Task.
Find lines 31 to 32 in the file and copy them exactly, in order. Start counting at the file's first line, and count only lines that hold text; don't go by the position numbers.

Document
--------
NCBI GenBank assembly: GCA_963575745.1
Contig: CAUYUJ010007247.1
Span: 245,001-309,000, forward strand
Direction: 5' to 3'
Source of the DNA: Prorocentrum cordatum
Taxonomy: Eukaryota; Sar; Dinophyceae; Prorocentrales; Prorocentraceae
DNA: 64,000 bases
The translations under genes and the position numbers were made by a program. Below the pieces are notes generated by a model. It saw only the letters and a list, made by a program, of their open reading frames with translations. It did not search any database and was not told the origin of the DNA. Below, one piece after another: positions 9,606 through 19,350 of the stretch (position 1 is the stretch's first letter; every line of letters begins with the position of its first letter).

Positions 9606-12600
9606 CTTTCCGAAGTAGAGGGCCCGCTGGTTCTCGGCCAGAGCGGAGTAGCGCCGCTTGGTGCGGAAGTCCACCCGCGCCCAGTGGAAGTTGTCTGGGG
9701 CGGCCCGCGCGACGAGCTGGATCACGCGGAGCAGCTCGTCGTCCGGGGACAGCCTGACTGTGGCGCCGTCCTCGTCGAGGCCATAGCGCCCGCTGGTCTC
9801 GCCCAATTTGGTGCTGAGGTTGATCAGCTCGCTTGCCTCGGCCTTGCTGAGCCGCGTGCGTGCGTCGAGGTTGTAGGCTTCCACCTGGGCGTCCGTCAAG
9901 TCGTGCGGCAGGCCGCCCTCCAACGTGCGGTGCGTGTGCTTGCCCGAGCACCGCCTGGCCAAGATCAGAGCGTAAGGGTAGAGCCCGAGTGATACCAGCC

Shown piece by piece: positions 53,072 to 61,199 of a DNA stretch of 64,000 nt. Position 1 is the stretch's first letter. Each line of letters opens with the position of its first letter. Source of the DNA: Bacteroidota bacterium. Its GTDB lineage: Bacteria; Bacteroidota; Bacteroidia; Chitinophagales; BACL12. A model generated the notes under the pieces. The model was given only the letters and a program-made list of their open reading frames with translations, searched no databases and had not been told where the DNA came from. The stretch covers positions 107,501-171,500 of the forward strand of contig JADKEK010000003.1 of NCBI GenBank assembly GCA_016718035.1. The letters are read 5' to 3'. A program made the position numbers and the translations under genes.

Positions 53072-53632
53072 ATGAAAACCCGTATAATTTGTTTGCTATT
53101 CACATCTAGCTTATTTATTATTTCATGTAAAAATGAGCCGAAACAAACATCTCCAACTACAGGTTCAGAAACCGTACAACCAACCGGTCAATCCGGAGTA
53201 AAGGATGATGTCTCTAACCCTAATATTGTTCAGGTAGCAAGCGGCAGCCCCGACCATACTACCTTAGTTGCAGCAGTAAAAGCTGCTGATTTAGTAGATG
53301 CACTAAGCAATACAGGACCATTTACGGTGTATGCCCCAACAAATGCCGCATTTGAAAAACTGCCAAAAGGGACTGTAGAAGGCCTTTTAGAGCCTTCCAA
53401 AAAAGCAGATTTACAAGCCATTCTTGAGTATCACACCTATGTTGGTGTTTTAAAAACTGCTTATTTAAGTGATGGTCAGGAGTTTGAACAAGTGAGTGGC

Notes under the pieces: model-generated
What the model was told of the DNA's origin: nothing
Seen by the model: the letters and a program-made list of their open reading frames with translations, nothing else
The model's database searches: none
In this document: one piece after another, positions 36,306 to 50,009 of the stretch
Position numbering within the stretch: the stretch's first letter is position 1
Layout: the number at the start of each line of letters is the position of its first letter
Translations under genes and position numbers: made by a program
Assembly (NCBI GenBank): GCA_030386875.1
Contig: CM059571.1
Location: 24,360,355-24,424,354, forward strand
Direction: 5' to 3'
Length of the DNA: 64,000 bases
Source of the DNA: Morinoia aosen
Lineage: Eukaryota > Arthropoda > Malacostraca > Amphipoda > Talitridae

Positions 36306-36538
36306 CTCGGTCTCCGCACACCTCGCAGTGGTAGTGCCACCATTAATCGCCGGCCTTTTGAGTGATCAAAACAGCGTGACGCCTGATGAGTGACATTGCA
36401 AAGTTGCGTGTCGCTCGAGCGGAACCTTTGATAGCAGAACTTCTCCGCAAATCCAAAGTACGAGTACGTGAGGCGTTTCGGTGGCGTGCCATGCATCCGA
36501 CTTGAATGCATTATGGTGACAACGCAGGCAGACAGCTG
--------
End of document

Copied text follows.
Location: 24,360,355-24,424,354, forward strand
Direction: 5' to 3'